For Kerry Jameson, work often starts with an idea or an emotion, and this attracts similar material like a magnet. She collects things that speak to her, objects that draw her attention, almost as though there is a strange connection linking the observer with the observed.
For this body of work, the artist travelled to Europe to explore collections that were amassed throughout the Middle Ages, Renaissance, and Baroque periods. The Treasury art within Dresden’s Green Vault and the Habsburg collection in Vienna were a visual explosion of inspiration - exotic objects such as nautilus shells and emu eggs interlaced with gold and precious gems resulting in objects that projected a rare and spiritual quality. Other thoughts turned to relics and reliquaries found in the churches of Antwerp and Brussels demonstrating the symbolic union of materials encasing cloth and bones, reminding us of the line that separates the dead from the living. More research involved early anatomy drawings that open up a macabre world of the inside through animated cadavers and early medical descriptions.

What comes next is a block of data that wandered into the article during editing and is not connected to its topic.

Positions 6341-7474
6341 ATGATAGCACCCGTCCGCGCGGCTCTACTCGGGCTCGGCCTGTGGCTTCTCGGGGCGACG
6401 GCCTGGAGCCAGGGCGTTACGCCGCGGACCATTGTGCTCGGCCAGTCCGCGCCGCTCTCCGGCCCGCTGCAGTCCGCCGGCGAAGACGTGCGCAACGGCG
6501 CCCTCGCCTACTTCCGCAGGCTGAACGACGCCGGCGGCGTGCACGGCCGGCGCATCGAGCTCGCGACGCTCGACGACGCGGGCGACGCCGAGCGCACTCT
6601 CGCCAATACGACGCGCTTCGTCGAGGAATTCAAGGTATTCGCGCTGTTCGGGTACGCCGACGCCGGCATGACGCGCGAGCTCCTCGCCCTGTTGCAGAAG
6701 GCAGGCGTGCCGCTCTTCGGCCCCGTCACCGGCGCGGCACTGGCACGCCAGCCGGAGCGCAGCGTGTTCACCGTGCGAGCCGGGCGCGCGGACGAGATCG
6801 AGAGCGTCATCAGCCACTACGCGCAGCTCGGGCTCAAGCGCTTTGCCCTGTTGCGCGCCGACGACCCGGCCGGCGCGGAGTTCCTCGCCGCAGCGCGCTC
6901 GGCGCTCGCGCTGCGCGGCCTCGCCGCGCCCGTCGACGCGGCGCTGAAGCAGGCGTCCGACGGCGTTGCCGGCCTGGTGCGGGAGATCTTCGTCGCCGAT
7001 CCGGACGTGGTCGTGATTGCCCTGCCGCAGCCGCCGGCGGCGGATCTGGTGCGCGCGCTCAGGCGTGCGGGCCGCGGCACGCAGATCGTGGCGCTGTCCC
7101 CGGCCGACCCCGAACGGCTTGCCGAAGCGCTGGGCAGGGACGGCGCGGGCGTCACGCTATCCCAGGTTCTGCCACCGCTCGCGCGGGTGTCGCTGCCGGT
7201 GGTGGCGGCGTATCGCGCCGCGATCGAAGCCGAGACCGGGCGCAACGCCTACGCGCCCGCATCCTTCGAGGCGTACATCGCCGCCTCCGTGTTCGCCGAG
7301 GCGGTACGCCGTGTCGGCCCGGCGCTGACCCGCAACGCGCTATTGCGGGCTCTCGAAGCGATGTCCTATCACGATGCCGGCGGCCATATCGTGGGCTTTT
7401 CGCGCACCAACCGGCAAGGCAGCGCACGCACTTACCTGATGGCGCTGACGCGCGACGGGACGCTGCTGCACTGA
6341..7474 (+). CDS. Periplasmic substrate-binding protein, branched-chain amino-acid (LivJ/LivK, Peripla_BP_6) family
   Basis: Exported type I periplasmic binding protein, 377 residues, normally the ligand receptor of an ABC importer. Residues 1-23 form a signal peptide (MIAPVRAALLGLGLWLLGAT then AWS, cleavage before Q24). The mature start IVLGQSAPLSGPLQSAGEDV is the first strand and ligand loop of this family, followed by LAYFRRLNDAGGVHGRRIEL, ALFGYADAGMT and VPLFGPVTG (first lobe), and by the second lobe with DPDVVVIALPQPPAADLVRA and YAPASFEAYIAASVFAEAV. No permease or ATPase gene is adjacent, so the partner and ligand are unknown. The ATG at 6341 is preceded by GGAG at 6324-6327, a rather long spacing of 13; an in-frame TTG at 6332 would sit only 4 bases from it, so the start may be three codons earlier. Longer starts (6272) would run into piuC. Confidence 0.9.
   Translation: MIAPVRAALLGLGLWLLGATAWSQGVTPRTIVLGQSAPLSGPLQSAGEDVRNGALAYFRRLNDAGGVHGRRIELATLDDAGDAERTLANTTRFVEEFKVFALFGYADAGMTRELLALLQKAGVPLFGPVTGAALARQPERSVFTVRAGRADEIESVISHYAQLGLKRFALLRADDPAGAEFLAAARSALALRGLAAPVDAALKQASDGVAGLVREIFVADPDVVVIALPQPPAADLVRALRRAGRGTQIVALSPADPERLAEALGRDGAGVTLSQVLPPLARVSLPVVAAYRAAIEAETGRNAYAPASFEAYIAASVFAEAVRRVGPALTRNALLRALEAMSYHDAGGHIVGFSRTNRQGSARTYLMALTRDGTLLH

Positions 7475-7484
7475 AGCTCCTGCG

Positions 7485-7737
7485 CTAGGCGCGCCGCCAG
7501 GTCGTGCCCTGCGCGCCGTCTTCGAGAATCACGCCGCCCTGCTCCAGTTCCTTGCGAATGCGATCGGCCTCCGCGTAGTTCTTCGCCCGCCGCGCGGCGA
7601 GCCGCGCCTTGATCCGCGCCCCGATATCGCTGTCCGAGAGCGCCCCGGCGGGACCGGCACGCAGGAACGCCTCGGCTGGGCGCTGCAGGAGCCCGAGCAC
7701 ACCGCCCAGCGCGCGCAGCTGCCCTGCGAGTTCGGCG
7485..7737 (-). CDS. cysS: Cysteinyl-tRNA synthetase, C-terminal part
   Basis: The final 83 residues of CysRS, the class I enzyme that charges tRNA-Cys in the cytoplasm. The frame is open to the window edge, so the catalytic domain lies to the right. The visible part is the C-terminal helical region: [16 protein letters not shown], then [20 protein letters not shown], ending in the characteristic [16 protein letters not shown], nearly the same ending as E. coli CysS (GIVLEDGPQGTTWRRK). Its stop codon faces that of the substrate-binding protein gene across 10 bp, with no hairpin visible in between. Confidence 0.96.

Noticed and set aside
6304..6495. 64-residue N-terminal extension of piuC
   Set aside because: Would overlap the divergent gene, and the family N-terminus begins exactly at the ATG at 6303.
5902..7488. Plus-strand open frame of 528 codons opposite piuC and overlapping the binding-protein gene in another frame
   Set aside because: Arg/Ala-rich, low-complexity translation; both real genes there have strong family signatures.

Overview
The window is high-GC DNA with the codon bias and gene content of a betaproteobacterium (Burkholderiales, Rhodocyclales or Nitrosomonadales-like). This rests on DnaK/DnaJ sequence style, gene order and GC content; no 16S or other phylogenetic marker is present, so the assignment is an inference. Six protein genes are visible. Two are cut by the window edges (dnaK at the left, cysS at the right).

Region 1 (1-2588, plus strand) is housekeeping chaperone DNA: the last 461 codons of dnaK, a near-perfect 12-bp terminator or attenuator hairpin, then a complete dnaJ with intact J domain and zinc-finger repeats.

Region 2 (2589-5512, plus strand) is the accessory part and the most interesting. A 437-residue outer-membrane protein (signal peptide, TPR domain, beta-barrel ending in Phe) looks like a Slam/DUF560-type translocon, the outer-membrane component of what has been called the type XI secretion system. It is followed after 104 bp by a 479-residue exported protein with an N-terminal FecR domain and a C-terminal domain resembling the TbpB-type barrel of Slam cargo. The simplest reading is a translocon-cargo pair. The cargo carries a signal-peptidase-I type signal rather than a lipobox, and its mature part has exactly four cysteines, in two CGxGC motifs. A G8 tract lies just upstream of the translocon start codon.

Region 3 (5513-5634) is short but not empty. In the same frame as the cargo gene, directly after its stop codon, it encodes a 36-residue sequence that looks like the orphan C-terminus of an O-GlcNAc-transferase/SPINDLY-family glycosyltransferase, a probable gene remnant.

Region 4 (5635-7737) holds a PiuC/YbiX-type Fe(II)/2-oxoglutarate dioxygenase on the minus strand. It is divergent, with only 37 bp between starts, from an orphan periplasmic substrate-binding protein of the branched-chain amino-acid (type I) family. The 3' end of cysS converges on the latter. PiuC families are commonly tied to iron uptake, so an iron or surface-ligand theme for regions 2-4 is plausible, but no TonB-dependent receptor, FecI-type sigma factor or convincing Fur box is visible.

Jameson’s practice in the studio is about salvaging and reworking defective and broken ceramic pieces to fit with newly made work. She often starts with a collection of fragments, body parts, and rejected ceramic sculptures as well as found objects that are then manipulated and animated into a material collage. She uses hessian and fabric to push things forward, joining the elements and acting as a surface that can carry paint and other materials. While in the making, much of the artist’s attention is focused on how things hang together in order to make each piece feel convincing and complete.
Kerry Jameson trained at Central Saint Martins College of Art & Design and the Royal College of Art. Her ceramic and mixed media sculptures have an emotional charge that is presented through a mix of narrative set pieces, tableaux and individual figures. In 2013 Jameson was shortlisted for the prestigious FIRST@108 Public Art Award at the Royal British Society of Sculptors and the Arts Foundation Ceramics Fellowship in 2011. Her work is featured in many private collections and the public collection of the York Museum and Art Gallery.
For more information, images or to rarrange an interview with the artist(s) please contact Tatjana Marsden or Siobhan Feeney firstname.lastname@example.org
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